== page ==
Tuesday, January 27, 2015

Back to the Studio!

I’m back in my art studio working on several projects.  I have several commissioned pieces in various stages of completion, due early this spring, and I’m trying to keep them moving along.  The first features a bicycle propped up against a fence.  I wove the background and stretched it out in its frame.  I’m now building forward the flower garden and path area that projects into the viewer’s space.  I am also in the early stages of a second commission that is still mostly a vision in my head.  I know it will require tree trunks, so those are underway.  I suspect the composition will feature a forest path with two dogs sitting patiently, waiting for their owners to catch up.  
 I completed some sketches to share my vision, but I need to have the layout approved by the commissioner.  Now that I’m weaving and creating again, it feels great to be back working with my hands using materials that are familiar.  It was a lot of fun playing with new materials in the Bahamas, but fiber art is my life and livelihood. 

I have also made some major strides forward on my other big project.  I’m working on sculptural costume design for the Sounds of South production of Beauty and the Beast, to be performed this October.  My first completed piece is ‘Chip’, a sweet little cup with a small crack and the son of Mrs. Potts.   
She’s always ready with a cup of tea for anyone willing to brave the castle grounds.  Mrs. Potts is next on my plate (actually, I have to make the plates too!).  I have a delightful sketch for her and I have assembled her skeleton from donated, water sport hula hoops (I found that out directly!) and plastic tubing recycled from the former home of World Wide Automotive.  I will coat the hoop skeleton with ½” thick soft foam, then used and washed white felt (retired from Twisted Limb Paperworks) and then yellow fabric (scrounged from a thrift shop), green stripes and purple flowers that match Chip.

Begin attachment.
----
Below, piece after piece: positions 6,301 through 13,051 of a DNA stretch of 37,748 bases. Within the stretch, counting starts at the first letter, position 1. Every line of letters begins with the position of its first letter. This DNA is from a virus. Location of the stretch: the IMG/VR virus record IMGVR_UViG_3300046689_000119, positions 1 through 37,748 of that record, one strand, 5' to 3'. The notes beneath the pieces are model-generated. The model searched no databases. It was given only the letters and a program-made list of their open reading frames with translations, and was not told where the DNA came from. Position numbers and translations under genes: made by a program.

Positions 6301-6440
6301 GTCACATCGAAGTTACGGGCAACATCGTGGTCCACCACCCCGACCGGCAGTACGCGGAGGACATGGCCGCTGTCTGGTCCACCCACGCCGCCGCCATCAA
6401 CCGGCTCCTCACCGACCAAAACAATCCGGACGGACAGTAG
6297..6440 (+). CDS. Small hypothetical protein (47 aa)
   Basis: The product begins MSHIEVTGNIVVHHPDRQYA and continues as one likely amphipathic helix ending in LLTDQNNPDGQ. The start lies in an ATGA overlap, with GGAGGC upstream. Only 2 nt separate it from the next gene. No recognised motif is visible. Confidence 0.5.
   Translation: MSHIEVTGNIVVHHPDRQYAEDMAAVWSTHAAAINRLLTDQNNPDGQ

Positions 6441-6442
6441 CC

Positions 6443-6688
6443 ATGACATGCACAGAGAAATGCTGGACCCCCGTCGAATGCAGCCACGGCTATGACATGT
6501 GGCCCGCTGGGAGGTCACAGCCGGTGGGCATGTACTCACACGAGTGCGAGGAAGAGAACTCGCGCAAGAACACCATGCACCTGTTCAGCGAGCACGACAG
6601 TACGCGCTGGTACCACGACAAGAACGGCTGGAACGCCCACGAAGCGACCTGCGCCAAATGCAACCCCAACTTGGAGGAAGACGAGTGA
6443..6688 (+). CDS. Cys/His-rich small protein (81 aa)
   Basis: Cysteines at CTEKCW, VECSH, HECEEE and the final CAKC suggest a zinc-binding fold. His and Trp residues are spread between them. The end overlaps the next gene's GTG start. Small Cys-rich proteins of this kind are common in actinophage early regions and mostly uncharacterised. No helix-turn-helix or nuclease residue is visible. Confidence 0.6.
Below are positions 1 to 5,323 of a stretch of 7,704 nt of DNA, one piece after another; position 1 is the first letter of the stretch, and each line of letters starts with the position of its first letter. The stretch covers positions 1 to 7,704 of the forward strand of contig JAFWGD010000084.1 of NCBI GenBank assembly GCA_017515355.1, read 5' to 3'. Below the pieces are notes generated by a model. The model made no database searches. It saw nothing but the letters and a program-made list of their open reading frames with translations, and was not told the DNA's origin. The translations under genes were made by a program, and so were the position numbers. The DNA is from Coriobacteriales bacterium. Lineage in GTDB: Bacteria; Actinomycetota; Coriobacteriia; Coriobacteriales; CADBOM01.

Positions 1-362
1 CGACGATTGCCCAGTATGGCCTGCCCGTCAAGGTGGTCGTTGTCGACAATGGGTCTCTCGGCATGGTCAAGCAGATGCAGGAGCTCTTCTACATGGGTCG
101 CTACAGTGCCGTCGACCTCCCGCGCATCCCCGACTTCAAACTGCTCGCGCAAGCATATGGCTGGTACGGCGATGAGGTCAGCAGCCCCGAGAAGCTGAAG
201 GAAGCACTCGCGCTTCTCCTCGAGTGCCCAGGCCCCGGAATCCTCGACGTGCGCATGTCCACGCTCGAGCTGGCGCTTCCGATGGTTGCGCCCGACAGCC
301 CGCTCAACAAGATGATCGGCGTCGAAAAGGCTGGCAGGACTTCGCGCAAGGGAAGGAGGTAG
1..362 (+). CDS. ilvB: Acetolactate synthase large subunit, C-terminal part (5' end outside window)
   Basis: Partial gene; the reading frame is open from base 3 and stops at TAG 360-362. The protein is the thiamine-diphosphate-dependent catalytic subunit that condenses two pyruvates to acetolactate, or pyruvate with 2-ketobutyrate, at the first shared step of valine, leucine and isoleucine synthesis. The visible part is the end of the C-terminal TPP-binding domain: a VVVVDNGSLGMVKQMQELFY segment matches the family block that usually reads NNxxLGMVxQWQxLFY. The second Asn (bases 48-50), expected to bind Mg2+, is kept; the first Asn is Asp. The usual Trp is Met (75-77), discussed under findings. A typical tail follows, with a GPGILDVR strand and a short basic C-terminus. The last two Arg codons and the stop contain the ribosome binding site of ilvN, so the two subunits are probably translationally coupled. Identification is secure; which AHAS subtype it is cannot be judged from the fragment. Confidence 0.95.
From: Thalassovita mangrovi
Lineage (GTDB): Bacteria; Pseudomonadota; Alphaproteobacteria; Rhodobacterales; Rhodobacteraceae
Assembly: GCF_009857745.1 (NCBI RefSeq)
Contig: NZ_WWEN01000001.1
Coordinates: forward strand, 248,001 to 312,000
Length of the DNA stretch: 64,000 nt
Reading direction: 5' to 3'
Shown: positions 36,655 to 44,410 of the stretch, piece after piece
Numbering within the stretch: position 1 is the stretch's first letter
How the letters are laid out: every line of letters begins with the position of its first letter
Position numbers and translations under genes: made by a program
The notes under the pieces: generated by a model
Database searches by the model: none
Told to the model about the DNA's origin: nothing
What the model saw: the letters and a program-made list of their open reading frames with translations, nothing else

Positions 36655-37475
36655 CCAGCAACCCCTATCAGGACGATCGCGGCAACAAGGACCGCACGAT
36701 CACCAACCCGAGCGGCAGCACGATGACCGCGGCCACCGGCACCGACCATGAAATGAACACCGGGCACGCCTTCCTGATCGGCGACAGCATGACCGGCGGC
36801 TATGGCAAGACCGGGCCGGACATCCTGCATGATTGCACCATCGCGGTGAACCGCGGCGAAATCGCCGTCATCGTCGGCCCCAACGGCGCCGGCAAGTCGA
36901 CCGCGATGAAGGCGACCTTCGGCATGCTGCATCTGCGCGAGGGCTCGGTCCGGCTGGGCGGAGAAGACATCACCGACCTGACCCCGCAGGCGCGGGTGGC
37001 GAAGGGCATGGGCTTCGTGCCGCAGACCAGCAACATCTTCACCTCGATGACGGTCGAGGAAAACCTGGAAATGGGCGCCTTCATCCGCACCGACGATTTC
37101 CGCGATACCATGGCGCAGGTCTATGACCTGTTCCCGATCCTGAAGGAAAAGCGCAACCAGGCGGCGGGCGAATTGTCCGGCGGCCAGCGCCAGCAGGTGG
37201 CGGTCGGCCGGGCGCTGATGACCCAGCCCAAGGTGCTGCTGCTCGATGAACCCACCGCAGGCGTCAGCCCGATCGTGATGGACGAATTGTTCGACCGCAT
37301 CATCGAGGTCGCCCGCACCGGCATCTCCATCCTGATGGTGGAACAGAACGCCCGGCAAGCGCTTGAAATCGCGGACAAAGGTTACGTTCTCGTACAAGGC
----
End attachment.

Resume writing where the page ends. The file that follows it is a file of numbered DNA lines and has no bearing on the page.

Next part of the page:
The stripes will be easy because years ago I ordered ribbon that I thought would be perfect for an unrelated project.  It wasn’t.  On the bright side, I got a great deal for the ribbon on e-bay.  After eight years of storage I have finally found the right application for the green ribbon.  The flowers on both Chip and Mrs. Potts are made of the same purple felt (from the Materials for the Arts at the Recycle Center) so they match each other.  I made a pattern for the flowers and handed it off to one of the Moms of the SOS group and she cut out all sixty-four flowers I needed!  I love having the support to bring my visions to life! 
As soon as Mrs. Potts is assembled I’ll be ready add her final touches.  Her spout is in progress—I have now fitted the prototype onto the girls who will portray her.  The base is made of one inch thick couch cushion foam which I will up holster with yellow fabric.  It will be removable and attachable to the body of the teapot via Velcro.  Overall, I’m having a lot of fun with the design elements here—Chip is built from a laundry basket and a pool noodle, but you’d never know from the costume.  My younger son Jacob is modeling the costume in the picture above.